Brian Hall’s favorites and failures of 2011

0 Submitted by on Sat, 07 January 2012, 09:08

By: Brian Hall

At the end of each year I enjoy taking a look back at the films I was able to take in and recognize the best (and in some cases worst) times I had in a theater or in front of a Blu Ray player. It’s fun to recall the experiences and interesting to hear other people agree or disagree and contribute their own favorite films to the conversation. So, with 2011 behind us now, let’s do just that.

I have a hard time ranking films numerically because I may enjoy several different films equally for several different reasons. So in lieu of a traditional Top 10, I give you the films that I “Loved”, “Liked a Whole Lot”, or “Ugh,” hope to never catch again.

These are not my arguments for the best films of the year, just a reflection of my personal experiences with them:


My standout film viewing experiences of the year.

Jean Dujardin as George Valentin and Berenice Bejo as Peppy Miller in Michel Hazanavicius's film "The Artist." Photo: The Weinstein Company

The Artist

Black and white, no dialogue and yet one of the most joyous experiences I had at a theater last year.

Attack the Block

Inner city kids taking on aliens in London. It’s like an R-rated Amblin film. A totally fun ride.

Midnight in Paris

A simple and surprising tale about inspiration and creativity. A lighthearted good time.

Mission Impossible 4

Exciting, fun, comprehensible action. They made it look easy but since an action movie hasn’t been this good in a while, apparently it is not.


Minor nitpicks aside, I loved these movies as well.

Super 8

The film isn’t without some minor issues but I loved the journey anyway. A fun, capable throwback to the Amblin formula I grew up with – suburban kids meeting something otherworldly.


Just because the film’s been talked to death shouldn’t detract from the fact that it’s still really, really funny.


Ryan Gosling and Carey Mulligan begin a tentative romance in "Drive." Courtesy photo.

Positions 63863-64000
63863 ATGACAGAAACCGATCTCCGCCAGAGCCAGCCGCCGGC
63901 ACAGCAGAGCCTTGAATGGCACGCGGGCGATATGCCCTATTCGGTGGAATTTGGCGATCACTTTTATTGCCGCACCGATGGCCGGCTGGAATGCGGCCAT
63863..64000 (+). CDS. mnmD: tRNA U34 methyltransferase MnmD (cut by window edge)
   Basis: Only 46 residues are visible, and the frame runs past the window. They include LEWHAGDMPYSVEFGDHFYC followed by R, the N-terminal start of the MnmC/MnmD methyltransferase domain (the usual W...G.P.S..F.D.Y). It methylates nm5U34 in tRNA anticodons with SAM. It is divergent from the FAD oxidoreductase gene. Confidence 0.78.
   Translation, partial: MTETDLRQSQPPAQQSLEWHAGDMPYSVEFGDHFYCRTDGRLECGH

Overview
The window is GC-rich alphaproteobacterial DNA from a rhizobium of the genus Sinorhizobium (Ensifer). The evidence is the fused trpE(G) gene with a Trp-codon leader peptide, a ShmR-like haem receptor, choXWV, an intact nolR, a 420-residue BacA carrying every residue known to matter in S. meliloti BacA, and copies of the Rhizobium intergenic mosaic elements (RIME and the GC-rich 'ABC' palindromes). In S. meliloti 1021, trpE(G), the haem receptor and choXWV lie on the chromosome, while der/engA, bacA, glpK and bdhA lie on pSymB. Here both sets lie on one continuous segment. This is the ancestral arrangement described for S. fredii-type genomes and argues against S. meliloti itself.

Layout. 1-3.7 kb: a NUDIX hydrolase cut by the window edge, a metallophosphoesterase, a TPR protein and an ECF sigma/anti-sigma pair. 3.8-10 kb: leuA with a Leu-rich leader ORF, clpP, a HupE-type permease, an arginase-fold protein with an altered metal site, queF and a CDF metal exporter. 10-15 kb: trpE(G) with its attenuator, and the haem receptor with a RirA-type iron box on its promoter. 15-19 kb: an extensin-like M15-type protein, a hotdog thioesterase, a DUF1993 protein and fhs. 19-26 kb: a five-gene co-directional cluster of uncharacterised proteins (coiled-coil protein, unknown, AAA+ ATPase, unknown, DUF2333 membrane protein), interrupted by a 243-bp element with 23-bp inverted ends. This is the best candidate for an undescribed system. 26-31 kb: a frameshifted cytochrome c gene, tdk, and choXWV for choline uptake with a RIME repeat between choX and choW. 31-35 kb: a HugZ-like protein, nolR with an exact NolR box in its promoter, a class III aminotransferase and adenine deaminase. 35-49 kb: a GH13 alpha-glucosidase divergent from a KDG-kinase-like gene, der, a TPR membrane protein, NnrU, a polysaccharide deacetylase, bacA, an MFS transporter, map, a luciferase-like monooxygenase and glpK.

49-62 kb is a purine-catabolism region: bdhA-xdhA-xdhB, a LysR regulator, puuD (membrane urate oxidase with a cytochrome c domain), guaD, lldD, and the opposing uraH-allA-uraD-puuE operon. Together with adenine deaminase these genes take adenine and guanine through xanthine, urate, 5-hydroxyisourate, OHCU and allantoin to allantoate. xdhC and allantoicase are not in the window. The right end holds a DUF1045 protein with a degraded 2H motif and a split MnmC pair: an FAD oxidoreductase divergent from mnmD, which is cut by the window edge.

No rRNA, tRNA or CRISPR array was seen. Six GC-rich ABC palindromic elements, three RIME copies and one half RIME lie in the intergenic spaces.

A slow, violent, moody film that won’t leave you alone once you’ve left the theater. A kind of tone-poem with Ryan Gosling as our silent, stoic guide.

The Myth of the American Sleepover

Cross “Lost in Translation” with “Dazed and Confused,” set it in high school in the Midwest in 1989 and you get the idea. It can be a bit ponderous but this film still managed to awake my nostalgia for those times when I was a kid, wandering around at night while the world was asleep.

The Ides of March

Had no idea I was going to enjoy this look at a political campaign as much as I did. Gosling really brought it this year.

War Horse

Check cynicism at the door and you may enjoy this simple but warm tale about a boy and his horse like I did. It’s not very deep, but it’s nice – and I like that sometimes. Take Steven Spielberg and John Williams out of this equation and I guarantee you have nothing close to what this turned out to be however.

Thor/Captain America

I’m going to be honest, these Marvel films all sort of blend into one another for me. But that doesn’t mean they’re not a fun time and far better in story and execution than the other blockbusters in theaters these days.

Tree of Life

More of a lingering art installation than a movie, the film is a collection of moments, feelings, and flashbacks that will either resonate with you or push you away.

A Dangerous Method

I was surprised how much this film about Sigmund Freud, Carl Jung and the woman who came between their friendship pulled me in. A slow-paced but engaging story.


“The Muppets,” “Real Steel,” “Contagion,” “Another Earth,” “Take Shelter,” “Everything Must Go.”


Films that had me eying the exits.

Cowboys and Aliens

The title alone sounds like the perfect Brian Hall combo platter but, unfortunately, the jarringly uneven screenplay and uninspired action made this a huge waste of a great opportunity.


A blunt tale about spoiled pseudo-intellectuals arguing about who the heck cares for 90 minutes straight.

Battle: LA

Shot like a bunch of teenagers happened to catch the action on their camera phones and then edited by someone who just bought a MacBook and was convinced cutting it all together would make a good story.

I should mention there are a few notable films I have yet to see – “Warrior” and “Margin Call” come to mind – but that pretty much sums up my 2011 viewing experience. What films do you agree with? Disagree with? I encourage you to come up with your own list to remember the films you enjoyed this past year. And here’s to many more enjoyable experiences at the movies in 2012!


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